ST. ANDREWS, SCOTLAND
When is a shooting news? Take the headline: "Man Shot Dead in Birmingham Bar."
If the bar in question is in Birmingham, England, the event makes the front page of every British newspaper. It's the top story on the nightly TV news and provokes agonized debate about the rise of violence in inner-city England. If, on the other hand, the bar is in Birmingham, Ala., the news is buried on page four of the local newspaper.
In each case, one man dies, but in only one city is the event frontpage news.
These days, shootings in the United States have to be unusual in order to capture attention. The victim must either be famous or particularly tragic, as in the case of six-year-old Kayla Rolland of Mount Morris Township, Mich., shot by a classmate last week. Multiple shootings, especially if they are perpetrated by a juvenile gunman at school, are newsworthy.
Single shootings of adult males attract little notice because they are too common. In 1998, more than 10,000 Americans died in homicides involving guns.
Every single shooting in Britain attracts attention for the very simple reason that possession of handguns is illegal. Ownership of firearms of all types has long been strictly controlled. The laws were tightened even further after the tragedy at Scotland's Dunblane Primary School on March 13, 1996, when Thomas Hamilton opened fire on a class, killing 16 young children and their teacher. It is now no longer possible to possess or use a handgun, except within the strictly controlled confines of a gun club.
Fewer guns mean fewer murders. In 1996, the murder rate in the US was six times that of England. In the same year, firearms were used in 68 percent of US murders, but just 7 percent of English ones. Guns were involved in 41 percent of American robberies compared with 5 percent in England.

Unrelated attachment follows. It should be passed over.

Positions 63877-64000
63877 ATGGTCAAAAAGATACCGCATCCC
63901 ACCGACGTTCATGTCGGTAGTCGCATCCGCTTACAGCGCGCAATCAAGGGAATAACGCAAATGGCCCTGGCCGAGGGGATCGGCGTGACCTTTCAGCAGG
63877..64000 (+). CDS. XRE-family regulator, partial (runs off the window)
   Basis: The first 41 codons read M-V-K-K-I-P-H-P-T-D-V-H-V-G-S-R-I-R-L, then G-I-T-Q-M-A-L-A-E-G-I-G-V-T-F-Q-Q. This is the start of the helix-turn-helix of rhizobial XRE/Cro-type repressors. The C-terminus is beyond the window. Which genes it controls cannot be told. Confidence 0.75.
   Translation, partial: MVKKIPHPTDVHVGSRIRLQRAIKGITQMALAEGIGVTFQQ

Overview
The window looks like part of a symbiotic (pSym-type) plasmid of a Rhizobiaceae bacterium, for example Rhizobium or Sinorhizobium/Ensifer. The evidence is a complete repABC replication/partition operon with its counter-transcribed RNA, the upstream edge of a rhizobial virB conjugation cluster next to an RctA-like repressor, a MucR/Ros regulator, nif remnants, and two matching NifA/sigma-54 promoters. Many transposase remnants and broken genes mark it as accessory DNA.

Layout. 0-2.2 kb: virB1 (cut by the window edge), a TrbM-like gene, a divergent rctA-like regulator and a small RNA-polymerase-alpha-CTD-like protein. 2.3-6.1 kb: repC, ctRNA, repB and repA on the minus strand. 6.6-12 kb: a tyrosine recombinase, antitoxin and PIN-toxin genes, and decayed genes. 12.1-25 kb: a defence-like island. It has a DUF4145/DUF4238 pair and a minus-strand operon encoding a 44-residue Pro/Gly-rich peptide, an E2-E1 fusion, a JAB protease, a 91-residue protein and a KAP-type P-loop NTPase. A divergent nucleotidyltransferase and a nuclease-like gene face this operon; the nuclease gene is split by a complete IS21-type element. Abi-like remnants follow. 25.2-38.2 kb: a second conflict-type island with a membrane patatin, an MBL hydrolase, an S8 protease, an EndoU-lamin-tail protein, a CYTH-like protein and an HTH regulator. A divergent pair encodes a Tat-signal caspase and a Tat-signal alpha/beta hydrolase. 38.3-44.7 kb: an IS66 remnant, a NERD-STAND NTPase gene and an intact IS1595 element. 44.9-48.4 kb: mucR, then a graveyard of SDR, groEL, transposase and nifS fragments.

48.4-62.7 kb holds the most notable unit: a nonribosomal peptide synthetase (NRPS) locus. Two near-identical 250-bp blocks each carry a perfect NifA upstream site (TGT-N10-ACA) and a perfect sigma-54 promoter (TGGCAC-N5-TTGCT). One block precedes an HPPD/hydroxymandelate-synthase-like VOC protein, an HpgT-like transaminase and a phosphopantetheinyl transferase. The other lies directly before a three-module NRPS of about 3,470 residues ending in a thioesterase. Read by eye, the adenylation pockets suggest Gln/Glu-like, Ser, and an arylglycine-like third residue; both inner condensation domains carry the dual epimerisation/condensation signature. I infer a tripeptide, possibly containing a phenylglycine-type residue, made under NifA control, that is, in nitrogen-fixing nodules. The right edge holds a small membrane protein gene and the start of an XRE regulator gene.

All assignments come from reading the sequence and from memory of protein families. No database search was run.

And these statistics are not simply a validation of the bogus stereotype of the civilized and peaceful English - because in every other major category of crime (burglary, robbery, assault, and rape), England is a more dangerous place than the US. Victim surveys in 1995 showed an English person was more than twice as likely to be assaulted as an American.
But those assaults seldom result in fatalities because English assailants seldom carry guns.
After the Dunblane shootings, the British government acted with great speed to prohibit handguns. Though it was widely accepted that the vast majority of gun owners were responsible citizens who used their weapons for sport and posed no risk to society, a very simple rule was applied: The pleasures of a few should not endanger the safety of the multitude.
As an American well aware of the dangers associated with a gun-toting society, I was impressed at the courage shown by my adopted country in getting rid of handguns. For the same reason, I feel frustrated that the outrage following recent American tragedies has translated into no serious new gun control measures.
Of course, I am under no illusion that a comprehensive ban similar to the British one could ever be implemented in the US. The American love affair with the gun has no counterpart in Great Britain. Americans believe that their right to bear arms is protected by the Constitution.
Though that protection might have dubious provenance, it is nevertheless worthy of respect.
The proliferation of weapons in the US also has understandable cause: Many Americans buy guns to protect themselves from other Americans who have guns. Granted, this need for protection might be exaggerated, but America is not the only society inclined to paranoia when personal safety seems at risk. For many Americans, owning a gun provides reassurance in a dangerous world.
The British were able to ban handguns, in part, because no similar feeling of danger existed. Those who opposed gun control did not cite the need to defend themselves, but instead asserted their freedom to pursue the sport of shooting.
The British experience is nevertheless germane. It demonstrates that America is not an unusually violent society. It is rather a society in which violent passions are too often punctuated by gunfire. According to US Department of Justices figures, homicides resulting from simple argument outnumber every other cause. Americans might buy guns to protect themselves from criminals, but they use them to shoot each other. The recent death in Michigan, it should be remembered, arose from a simple playground disagreement.
The NRA likes to argue that "guns don't kill people, people kill people." The British experience suggests otherwise. Americans need not look far to find the reason for their high murder rate. Kayla Rolland was not killed by a twisted Hollywood film producer whose violent movies warped the minds of the young. (We see the same films in Britain.) Kayla was killed by a gun.
* Gerard J. DeGroot, an American, is chairman of the department of modern history at the University of St. Andrews in Scotland.
(c) Copyright 2000. The Christian Science Publishing Society